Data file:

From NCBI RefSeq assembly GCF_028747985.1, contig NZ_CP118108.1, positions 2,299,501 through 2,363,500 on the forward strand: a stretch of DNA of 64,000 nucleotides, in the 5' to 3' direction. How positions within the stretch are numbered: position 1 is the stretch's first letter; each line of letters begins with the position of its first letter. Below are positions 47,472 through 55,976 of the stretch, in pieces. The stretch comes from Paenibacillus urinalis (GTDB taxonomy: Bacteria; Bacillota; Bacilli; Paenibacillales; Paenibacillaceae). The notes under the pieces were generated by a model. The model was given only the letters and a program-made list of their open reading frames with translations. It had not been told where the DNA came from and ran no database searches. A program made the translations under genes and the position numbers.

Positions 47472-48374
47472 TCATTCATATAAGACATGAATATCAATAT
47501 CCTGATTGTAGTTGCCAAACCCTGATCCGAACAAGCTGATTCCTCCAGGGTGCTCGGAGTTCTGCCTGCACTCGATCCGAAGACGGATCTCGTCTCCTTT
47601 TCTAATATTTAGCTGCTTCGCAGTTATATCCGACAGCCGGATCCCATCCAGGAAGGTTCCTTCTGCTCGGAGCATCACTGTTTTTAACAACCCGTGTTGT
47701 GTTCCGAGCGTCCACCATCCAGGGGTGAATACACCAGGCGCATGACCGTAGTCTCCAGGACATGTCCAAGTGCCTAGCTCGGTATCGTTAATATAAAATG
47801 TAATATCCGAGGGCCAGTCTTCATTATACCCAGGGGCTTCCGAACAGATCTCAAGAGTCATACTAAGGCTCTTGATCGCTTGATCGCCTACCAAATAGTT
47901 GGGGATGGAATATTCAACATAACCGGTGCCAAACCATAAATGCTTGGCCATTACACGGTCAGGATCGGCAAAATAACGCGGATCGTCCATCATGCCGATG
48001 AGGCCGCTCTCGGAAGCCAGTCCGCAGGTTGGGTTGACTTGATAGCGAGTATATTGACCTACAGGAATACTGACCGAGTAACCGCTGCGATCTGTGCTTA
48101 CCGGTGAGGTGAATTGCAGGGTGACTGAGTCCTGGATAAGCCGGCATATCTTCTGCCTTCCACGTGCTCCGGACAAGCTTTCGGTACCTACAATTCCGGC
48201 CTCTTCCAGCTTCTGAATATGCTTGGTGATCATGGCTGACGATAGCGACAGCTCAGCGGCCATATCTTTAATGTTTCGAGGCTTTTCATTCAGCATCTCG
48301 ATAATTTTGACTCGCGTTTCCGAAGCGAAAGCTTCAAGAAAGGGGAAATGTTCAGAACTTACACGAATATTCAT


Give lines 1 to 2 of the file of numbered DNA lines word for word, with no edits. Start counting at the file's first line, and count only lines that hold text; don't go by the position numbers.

From NCBI RefSeq assembly GCF_028747985.1, contig NZ_CP118108.1, positions 2,299,501 through 2,363,500 on the forward strand: a stretch of DNA of 64,000 nucleotides, in the 5' to 3' direction. How positions within the stretch are numbered: position 1 is the stretch's first letter; each line of letters begins with the position of its first letter. Below are positions 47,472 through 55,976 of the stretch, in pieces. The stretch comes from Paenibacillus urinalis (GTDB taxonomy: Bacteria; Bacillota; Bacilli; Paenibacillales; Paenibacillaceae). The notes under the pieces were generated by a model. The model was given only the letters and a program-made list of their open reading frames with translations. It had not been told where the DNA came from and ran no database searches. A program made the translations under genes and the position numbers.

Positions 47472-48374